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Real Life Gamebooks
Houston, Bill (interior)
300 sections |
|Number of Endings:||
|Malthus Dire's Thoughts:||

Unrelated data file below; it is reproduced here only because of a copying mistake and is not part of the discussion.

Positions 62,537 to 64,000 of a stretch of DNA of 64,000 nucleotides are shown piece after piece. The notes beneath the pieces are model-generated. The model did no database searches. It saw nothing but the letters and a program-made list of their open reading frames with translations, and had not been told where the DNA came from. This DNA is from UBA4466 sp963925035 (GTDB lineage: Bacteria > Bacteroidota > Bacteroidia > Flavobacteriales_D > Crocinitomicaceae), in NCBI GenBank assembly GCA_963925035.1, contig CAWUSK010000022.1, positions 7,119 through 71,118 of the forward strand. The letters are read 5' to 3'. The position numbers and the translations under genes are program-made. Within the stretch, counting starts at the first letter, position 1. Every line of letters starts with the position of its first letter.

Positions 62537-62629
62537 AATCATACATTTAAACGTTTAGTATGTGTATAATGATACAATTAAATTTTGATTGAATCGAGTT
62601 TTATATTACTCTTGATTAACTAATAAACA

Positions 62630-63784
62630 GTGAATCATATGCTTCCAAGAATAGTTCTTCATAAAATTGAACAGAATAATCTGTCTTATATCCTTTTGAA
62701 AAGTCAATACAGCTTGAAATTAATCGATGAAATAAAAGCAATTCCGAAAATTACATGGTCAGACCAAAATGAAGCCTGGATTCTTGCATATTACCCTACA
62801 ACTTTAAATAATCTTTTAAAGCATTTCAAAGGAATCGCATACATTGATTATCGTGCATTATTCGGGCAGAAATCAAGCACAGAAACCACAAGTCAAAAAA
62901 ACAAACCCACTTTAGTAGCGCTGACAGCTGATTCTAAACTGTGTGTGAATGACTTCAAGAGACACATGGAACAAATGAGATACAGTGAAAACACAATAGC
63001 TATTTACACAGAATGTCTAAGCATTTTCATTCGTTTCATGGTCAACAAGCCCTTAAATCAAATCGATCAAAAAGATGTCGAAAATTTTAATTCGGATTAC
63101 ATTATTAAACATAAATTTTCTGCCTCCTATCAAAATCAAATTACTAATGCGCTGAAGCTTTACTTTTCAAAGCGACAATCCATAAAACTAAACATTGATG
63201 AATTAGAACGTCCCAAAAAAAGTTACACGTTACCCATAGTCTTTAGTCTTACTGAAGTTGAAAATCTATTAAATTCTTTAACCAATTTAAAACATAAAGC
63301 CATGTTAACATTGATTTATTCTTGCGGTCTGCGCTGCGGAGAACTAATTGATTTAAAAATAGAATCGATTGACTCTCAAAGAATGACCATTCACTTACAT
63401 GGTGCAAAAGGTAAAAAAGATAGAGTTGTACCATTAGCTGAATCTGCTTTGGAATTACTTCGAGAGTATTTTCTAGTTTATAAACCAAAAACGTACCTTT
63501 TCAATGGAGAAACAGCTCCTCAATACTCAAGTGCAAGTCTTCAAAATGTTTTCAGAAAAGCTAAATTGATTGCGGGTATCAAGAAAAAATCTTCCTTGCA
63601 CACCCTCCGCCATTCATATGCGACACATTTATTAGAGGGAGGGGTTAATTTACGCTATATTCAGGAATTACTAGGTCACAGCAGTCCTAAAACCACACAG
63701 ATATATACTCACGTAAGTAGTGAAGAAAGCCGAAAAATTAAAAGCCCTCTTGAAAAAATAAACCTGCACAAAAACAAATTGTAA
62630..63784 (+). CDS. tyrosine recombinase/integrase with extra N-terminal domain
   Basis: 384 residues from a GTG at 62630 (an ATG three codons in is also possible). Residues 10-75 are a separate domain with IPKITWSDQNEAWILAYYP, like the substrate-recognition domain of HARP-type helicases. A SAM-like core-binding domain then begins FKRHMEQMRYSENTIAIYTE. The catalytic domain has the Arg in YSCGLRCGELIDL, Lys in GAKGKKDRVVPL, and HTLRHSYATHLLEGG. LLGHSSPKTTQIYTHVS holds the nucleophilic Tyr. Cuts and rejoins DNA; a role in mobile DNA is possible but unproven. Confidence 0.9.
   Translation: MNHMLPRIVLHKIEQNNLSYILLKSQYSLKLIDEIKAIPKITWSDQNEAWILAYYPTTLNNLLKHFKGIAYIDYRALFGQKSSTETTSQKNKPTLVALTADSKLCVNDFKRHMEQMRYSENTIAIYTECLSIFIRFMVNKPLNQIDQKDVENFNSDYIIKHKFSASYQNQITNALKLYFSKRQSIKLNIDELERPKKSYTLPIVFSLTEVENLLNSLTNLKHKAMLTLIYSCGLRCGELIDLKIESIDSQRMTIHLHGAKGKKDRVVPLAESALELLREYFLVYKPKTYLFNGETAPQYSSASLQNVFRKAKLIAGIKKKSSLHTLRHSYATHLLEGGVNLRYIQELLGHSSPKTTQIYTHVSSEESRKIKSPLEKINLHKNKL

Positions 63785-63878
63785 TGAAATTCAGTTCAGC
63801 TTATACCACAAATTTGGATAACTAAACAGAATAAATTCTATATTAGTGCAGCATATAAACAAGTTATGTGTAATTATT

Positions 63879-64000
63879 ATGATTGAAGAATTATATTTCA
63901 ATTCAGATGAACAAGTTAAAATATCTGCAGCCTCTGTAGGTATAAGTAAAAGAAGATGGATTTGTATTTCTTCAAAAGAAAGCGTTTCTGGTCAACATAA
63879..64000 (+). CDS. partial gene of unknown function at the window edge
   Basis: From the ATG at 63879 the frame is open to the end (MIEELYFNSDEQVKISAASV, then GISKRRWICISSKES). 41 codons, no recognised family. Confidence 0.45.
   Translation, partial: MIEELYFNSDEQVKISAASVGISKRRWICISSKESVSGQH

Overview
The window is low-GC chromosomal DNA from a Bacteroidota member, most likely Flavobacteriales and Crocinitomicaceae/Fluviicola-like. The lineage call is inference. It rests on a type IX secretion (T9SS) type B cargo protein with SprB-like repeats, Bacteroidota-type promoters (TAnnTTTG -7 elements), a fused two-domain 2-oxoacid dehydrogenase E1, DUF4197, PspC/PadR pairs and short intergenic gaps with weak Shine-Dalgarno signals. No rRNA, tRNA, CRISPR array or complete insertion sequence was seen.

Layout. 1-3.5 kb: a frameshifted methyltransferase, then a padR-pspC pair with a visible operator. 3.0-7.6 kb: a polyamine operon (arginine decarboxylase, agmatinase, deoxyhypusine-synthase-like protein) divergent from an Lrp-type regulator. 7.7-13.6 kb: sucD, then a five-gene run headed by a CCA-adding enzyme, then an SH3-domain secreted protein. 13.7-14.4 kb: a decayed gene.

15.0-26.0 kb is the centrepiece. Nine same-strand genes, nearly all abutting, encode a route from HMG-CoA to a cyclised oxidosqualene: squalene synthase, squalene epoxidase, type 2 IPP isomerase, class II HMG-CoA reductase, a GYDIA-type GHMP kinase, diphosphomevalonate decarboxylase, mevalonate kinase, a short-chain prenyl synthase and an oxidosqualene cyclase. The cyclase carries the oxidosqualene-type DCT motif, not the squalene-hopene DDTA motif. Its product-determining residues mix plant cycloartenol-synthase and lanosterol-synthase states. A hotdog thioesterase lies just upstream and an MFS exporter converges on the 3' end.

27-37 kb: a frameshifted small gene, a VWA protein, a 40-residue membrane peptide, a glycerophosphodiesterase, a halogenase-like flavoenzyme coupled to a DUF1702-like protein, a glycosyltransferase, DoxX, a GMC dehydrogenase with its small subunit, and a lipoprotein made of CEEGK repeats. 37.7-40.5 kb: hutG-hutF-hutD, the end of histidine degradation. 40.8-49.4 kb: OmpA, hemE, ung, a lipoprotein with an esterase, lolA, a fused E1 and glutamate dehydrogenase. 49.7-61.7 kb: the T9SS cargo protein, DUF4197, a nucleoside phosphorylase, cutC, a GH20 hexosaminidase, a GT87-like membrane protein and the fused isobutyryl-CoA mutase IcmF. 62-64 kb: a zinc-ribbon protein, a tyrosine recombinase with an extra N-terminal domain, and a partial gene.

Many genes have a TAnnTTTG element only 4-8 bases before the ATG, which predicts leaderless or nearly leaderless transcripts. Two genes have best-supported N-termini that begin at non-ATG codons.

After the fairly dismal Redcoats and Minutemen, this book could only be better and, indeed, it is. FAR better! The plot covers Charles Edward Stewart (aka Bonnie Prince Charlie)'s doomed attempt at seizing the British throne in 1745/6. You play the son of a Highland clan chief who must choose whether to side with Charlie's rebels or with the English Army sent to repel them. If you opt for the rebels' side, there is definitely a perpetual feeling throughout the text that Charlie's cause is hopeless (which is historically accurate, as it WAS hopeless) and you are regularly asked to either reluctantly submit to his orders or stand up to him and point out the errors in his plans, sometimes with good and sometimes with bad outcomes. Choosing to fight with the English sends you on a rather more bloodthirsty route as you slaughter rebels, burn their villages, punish miscreants, and then ultimately wipe the Jacobites out at Culloden. The rebel route is rather linear and your choices generally make little odds to what happens next (perhaps to highlight the futility of the cause), whereas you have more options overall by siding with the English but this route is much harder to find at the start as the focus is on the Highlanders' general willingness to support Charlie (again, largely historically accurate). What really carries this book through and makes it so interesting is its relentless pace and the feeling that time is of the essence whichever side you are on. There are considerably fewer instant death sections here than in most of the other series entries (barring Blazing Beacons, which is equally as sparing on you), but this book is by no means easy as there is a fair amount of combat (as you'd expect), at times with unevenly strong opponents. A nice inclusion here is the return of the mechanic only used thus far in Madame Guillotine, whereby you can experience some events from either perspective depending on which side you choose. Granted, the approach here is not as granular as in the first book (i.e. this time it is not done on an individual person-to-person level), but rather covers different angles on broader large-scale events such as major battles and the acquisition of intelligence regarding key events. This is not quite as good as Sword and Flame as it does not go into the same depth, but it does reflect the urgency of the situation and recounts all of the important moments in its source material, plus the often distracting human interest story about your family plays a much smaller role here and actually adds to the experience. Overall, this is an enjoyable gamebook, that is well worth discovering.
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